The Hows and the Whys
Curious children Giving George a run for his monkey
Ever since Muffin was about a year and a half old, her favorite word has been "why." She wants to know why things are the way they are. This desire to know extends to almost everything in her universe.
Questions she has asked include, "Why does rain fall?" (prompting a brief explanation of the water cycle from Michael); "Why does Mommy have to go to work?" (prompting a short explanation of what parents do during the day); and "Why is it breakfast time?" (prompting a terse response regarding scheduling and having to get to playgroup on time).
Squeaker, on the other hand, wants to know how things work. She intently watches everything I do, whether it is folding laundry, hammering nails, or making dinner. She wants to know how her clothing ends up back in her drawer after it goes into the laundry bag. She wants to understand how the pieces of wood stay together. She wants to know how dough and sauce and cheese become the pizza she loves so much. And she wants to participate in the process.
Muffin and Squeaker have shown a level of curiosity that I both appreciate and fear. I appreciate that they want to understand the world around them. I love that they want to learn how and why things are the way they are. However, their desire to do precisely what I just asked them not to do can be frustrating and occasionally scary, especially when it is born out of their innate curiosity. And, unfortunately, there are situations where only having experienced the consequences can they understand why I told them no. Muffin, for example, did not understand why I told her not to roll around at the edge of the bed—until she fell off.
I cannot stop them from being curious, and I don't want to. But Michael and I have instituted some rules for the girls that will, with luck, inject a bit of safety and precaution into their explorations. For example, the girls love to see what I am doing in the kitchen. But our kitchen is, almost by definition, not child-safe. So from the time they were walking on their own I told them that they were not allowed into the kitchen without specific permission. As they've gotten bigger, they have learned to ask to come in, though they (especially Squeaker) sometimes wait to ask until they are already halfway into the kitchen.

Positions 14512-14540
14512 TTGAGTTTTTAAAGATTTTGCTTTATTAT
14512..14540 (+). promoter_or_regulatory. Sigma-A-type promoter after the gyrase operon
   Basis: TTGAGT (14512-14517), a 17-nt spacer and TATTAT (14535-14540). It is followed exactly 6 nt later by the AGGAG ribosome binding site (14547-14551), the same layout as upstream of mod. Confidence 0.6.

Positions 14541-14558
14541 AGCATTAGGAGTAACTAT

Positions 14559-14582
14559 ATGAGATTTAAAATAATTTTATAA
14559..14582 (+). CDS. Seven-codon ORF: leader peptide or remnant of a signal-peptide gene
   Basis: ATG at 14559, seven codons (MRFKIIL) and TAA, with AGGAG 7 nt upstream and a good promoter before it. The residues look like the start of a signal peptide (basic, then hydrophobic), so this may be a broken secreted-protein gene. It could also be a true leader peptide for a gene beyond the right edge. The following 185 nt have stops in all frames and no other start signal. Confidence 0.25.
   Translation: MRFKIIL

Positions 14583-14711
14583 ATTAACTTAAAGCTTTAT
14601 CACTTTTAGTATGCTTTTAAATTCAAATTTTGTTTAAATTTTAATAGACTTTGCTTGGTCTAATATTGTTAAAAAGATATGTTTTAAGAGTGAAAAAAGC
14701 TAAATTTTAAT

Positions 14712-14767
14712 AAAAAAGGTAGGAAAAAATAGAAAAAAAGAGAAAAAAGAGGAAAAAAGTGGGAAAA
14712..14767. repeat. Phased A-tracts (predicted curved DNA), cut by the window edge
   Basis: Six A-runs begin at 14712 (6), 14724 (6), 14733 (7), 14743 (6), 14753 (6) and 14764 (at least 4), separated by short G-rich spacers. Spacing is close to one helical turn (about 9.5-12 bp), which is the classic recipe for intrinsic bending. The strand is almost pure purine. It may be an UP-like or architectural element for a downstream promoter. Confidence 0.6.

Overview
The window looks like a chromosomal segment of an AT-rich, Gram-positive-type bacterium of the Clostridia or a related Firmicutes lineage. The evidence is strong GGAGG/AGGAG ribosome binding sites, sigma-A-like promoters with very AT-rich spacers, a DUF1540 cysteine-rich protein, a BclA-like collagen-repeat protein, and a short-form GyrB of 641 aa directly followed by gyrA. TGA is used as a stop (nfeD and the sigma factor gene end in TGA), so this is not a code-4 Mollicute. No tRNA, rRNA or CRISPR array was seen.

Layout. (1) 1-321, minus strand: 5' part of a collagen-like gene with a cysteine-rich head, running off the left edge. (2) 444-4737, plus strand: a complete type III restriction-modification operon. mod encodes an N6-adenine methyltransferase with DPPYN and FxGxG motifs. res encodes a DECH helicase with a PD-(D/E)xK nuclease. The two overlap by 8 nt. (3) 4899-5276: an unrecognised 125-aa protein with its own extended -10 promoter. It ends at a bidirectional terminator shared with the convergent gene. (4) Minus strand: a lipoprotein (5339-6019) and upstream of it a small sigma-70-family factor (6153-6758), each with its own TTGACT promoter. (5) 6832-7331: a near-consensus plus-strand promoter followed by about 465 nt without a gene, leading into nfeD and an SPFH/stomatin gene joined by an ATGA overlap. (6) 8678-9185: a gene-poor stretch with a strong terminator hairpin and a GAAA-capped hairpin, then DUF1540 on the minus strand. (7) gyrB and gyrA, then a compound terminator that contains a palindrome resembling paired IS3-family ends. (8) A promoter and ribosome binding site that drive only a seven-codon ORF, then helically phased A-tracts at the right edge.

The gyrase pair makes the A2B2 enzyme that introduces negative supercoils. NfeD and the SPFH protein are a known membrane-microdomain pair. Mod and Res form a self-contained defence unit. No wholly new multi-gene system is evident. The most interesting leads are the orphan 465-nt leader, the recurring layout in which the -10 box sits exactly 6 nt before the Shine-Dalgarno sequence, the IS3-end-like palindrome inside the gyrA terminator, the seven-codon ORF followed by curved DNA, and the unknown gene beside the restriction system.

Another precaution we have set up is an early-warning system. When the girls were younger and running back and forth between Michael and me, one of us would call out "Incoming!" to warn the other that a girl was headed their way. As the girls got bigger, they learned to yell "Incoming!" when they ran from wherever Mommy was to wherever Daddy was, or vice-versa.
Since they learned the power of "Incoming!" we have instituted it as a watchword for an upcoming stunt. Thus, if one of them wants to run at me full-tilt (in a game we've come to call "Oog," in which they run at me and I respond with "Oog!" when they barrel into my chest or stomach) they have to first call out "Incoming!" to warn me that they are coming. Likewise, Muffin knows that if she wants to stand on a chair and pitch forward into my arms, and not fall kersplat on the floor, she must first call out "Incoming!" so I know to catch her.
For the moment, I am content to let Muffin and Squeaker be curious little girls. Part of me wonders if Muffin and Squeaker will some day become scientists or engineers, continuing to discover the hows and whys of the world around them.
This week’s column is written by Nomi S. Burstein.